Coffee contains 7% to 9% chlorogenic acid (known as CLA), an antioxidant that prevents retinal degeneration in mice, says the study published in the Journal of Agricultural and Food Chemistry.
The retina is a thin layer of tissue on the back wall of the eyeball that contains light-sensitive cells and other nerve cells in charge of receiving and sorting the information you’re seeing. It needs a lot of oxygen to work well and avoid tissue damage, which, combined with free radicals, leads to loss of sight. This can happen due to glaucoma, aging and diabetes, the study explains.
In the study, some mice received nitric oxide treatment to create oxidative stress and free radicals (the things antioxidants fight). Mice treated with CLA didn’t develop any retinal damage, while those that didn’t had signs of retinal degeneration.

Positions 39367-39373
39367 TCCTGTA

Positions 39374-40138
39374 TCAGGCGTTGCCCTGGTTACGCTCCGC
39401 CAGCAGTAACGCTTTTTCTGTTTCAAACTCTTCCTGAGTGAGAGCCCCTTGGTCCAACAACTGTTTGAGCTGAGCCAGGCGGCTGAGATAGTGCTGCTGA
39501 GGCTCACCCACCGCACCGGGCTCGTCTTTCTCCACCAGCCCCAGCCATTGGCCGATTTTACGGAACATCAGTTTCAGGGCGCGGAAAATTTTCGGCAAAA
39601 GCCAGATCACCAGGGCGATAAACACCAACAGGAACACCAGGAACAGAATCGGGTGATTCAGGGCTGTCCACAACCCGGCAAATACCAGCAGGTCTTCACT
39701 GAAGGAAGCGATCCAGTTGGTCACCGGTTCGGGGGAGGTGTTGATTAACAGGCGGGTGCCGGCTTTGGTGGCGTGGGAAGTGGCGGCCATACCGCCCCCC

Don’t go guzzling away just yet — because CLA is absorbed during the digestive process, researchers are now going to look into whether or not drinking coffee will allow the CLA to cross directly through what’s known as the blood-retinal barrier and into the retina. Or perhaps in the future, synthetic compounds with the magic ingredient could be dropped directly into the eye.
This research is “important in understanding functional foods, that is, natural foods that provide beneficial health effects,” the study’s senior author says in a press release about the work. “Coffee is the most popular drink in the world, and we are understanding what benefit we can get from that.”